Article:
SparcS Center


Venting your emotion on Twitter could make you feel better

In this recent study in collaboration with Johan Bollen and co-workers from Indiana University, we have tracked the evolution of individual emotions and their expression in language for tens of thousands of Twitter users. We analyzed the emotional content of their tweets before and after they explicitly reported having a strong emotion (e.g. 'I feel wonderful', 'I feel terrible'), excluding the report itself. We estimate that positive and negative emotions last approximately 1.5 hours from onset to evanescence. Interestingly, while the expression of positive emotions is preceded by a short but steep increase in positive valence and followed by short decay to normal levels, negative emotions build up more slowly before they are expressed, immediately followed by a sharp reversal to previous levels. This result suggests the existence of a so-called 'catharsis' effect: could venting your emotions into words make you feel better?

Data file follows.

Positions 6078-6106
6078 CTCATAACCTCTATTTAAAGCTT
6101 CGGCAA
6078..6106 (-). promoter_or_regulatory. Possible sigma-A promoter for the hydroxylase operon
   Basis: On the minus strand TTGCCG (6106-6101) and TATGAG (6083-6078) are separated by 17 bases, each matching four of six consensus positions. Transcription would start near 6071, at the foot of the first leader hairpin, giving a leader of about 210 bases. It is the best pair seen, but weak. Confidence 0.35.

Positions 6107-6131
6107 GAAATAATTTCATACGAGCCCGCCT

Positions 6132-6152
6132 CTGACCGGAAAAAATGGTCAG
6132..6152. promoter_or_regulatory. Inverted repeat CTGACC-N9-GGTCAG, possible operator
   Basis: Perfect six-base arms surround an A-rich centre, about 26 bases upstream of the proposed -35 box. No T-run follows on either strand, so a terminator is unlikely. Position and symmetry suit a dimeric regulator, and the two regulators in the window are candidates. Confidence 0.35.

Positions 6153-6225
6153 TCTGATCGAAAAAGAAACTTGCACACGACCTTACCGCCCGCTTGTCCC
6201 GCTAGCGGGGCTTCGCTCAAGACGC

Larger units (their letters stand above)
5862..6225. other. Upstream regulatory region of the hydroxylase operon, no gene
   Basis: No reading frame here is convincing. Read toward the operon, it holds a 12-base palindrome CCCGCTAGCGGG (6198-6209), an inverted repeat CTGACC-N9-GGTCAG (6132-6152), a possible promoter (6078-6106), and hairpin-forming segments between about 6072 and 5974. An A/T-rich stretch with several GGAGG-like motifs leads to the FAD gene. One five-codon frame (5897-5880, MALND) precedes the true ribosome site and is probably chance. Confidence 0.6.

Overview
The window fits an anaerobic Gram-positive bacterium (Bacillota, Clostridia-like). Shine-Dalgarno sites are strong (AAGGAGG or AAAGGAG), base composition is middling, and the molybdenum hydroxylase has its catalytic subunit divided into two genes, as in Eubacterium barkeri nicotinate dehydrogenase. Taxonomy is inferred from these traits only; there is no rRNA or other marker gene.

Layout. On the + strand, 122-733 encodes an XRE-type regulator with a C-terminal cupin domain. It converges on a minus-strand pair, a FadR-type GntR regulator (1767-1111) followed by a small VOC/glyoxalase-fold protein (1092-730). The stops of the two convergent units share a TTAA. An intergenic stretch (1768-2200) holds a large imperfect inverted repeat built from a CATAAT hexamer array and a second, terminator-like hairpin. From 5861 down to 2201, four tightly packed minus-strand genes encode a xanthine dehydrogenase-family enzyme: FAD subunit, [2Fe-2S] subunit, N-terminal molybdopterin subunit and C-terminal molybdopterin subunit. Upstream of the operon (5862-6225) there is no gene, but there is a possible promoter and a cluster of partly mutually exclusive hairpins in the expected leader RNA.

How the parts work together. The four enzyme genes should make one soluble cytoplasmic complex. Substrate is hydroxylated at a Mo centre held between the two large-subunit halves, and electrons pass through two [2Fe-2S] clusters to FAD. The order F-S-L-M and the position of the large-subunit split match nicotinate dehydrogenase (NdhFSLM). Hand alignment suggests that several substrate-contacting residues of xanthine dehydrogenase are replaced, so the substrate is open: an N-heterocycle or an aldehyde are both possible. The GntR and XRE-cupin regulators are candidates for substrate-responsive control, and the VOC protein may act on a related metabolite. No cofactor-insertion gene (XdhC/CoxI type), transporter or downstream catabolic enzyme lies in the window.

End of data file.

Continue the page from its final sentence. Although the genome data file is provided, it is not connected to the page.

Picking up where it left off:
Fan, R., Varamesh, A., Varol, O., Barron, A., Scheffer, M., and Bollen, J. (2018). Does putting your emotions into words make you feel better ? Measuring the minute-scale dynamics of emotions from online data, 1–32. arXiv preprint arXiv:1807.09725


10 Aug 2018

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